Looking into the dark: Ahead with the Euclid mission
June 20, 2012
On 19. June, the European Space Agency (ESA) formally adopted the largest collaboration of astronomers in the World, including scientists at the Max Planck Institute for Extraterrestrial Physics to help build the Euclid satellite. Euclid will study the ``Dark Universe” with great precision, tracing the distribution and evolution of the enigmatic dark matter and dark energy throughout the Universe.
Artist’s impression of the Euclid space craft
Artist’s impression of the Euclid space craft
“This is it”, says Yannick Mellier from the Institut d'Astrophysique de Paris (IAP), and the lead of the Euclid Consortium (EC) selected today by ESA, “ESA and the Euclid Consortium have worked for over 5 years to get to this point and now we are formally adopted to help build this exciting new space mission.” ESA today also endorsed a Multilateral Agreement (MLA) between thirteen European space agencies, NASA, and the Euclid Consortium, for the construction of key elements of the Euclid satellite, specifically the onboard instruments, software for analysing the data and the satellites scientific leadership.
“We have put together a fantastic team”, continues Mellier, “with nearly 1000 scientists involved in our collaboration from across Europe and other parts of the World. We have experts in all aspects of astronomy, physics, satellite and software design.” The Euclid Consortium will provide two instruments to ESA, a visible imaging instrument, VIS, and a near infrared imaging and spectrograph instrument, NISP. These state-of-the-art instruments, equipped with wide field cameras, will create a huge amount of exceptional quality data over a large fraction of the sky.
Prototype of a Euclid lens in its support structure. During launch, the lenses have to endure up to 60 times the acceleration due to gravity as well as a cooling to temperatures below -150°C. Alignments have to be preserved to a precision of a few thousands of a millimeter.[less]
Prototype of a Euclid lens in its support structure. During launch, the lenses have to endure up to 60 times the acceleration due to gravity as well as a cooling to temperatures below -150°C. Alignments have to be preserved to a precision of a few thousands of a millimeter.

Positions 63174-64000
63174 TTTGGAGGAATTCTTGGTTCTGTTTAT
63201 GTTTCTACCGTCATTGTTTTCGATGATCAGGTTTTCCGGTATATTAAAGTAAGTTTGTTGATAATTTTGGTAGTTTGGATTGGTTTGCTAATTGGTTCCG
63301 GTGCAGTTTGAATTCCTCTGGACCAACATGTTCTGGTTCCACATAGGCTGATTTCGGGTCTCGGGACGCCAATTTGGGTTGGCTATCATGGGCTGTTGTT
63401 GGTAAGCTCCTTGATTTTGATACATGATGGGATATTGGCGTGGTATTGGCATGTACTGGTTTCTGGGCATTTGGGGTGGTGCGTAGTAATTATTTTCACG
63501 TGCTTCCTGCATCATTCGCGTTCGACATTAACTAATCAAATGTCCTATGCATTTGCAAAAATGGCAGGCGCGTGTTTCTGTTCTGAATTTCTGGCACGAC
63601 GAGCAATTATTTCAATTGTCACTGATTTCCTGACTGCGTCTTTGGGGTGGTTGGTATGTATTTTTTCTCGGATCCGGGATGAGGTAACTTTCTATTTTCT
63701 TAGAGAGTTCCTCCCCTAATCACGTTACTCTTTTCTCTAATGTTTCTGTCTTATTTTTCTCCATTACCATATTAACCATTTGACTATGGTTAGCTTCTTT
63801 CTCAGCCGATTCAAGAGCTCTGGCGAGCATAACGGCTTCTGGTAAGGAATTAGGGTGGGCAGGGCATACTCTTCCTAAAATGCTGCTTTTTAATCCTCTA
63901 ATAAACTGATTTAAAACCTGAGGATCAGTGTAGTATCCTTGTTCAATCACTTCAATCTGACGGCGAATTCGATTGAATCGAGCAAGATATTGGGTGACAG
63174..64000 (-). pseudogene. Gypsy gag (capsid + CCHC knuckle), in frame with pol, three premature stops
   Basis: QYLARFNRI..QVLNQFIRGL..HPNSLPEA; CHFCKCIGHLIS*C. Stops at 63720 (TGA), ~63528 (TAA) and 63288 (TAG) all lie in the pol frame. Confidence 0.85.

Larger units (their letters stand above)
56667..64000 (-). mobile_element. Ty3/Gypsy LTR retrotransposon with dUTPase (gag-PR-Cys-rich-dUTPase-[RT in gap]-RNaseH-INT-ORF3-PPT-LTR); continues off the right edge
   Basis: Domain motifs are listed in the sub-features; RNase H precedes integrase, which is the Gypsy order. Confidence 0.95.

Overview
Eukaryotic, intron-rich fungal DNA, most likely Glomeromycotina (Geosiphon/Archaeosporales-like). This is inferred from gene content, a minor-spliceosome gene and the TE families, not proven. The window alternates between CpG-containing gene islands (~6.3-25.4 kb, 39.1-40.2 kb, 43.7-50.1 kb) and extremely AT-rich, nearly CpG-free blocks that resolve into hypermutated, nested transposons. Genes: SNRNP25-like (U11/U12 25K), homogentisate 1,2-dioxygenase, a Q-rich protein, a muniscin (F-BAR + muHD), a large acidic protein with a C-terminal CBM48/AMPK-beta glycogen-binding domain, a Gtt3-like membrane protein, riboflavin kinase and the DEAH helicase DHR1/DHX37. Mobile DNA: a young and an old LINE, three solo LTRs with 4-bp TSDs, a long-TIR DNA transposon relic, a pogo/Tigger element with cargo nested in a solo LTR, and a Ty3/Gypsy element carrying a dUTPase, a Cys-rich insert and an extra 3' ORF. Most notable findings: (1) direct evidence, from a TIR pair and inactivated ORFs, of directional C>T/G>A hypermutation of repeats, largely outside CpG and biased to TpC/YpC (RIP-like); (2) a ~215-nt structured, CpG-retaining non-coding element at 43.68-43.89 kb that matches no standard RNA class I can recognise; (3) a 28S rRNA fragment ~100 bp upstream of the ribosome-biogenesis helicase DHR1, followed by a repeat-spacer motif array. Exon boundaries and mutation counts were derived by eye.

Scientists at the MPE are responsible for the overall optical design of the near-infrared instrument; the institute will procure all lenses and their mounts and perform the corresponding functionality tests. The Ludwig Maximilians-University (LMU) is co-leading the preparation of ground-based complementary data and their merging with the Euclid visual and infrared data. Both institutes are represented in several science working groups, in the Euclid Consortium Board and the ESA Science Team. Moreover, the Max Planck Institute for Astronomy (MPIA) in Heidelberg will develop and manufacture the broad band filters as well as setting up the scientific data centre; the Argelander Institute for Astronomy (AIfA) at the Rheinische Friedrich-Wilhelms-Universität Bonn will contribute to the software development and the scientific data centre.
“Euclid will provide a wealth of data on the three dimensional matter distribution in the universe”, explains Ralf Bender from MPE, the German representative in the Euclid Board. “Not only will this give us interesting insights into the evolution of galaxies and galaxy clusters, we will also be able to better understand the accelerating expansion of the universe. Hopefully, this will bring us a big step forward in solving the riddle that is Dark Energy.”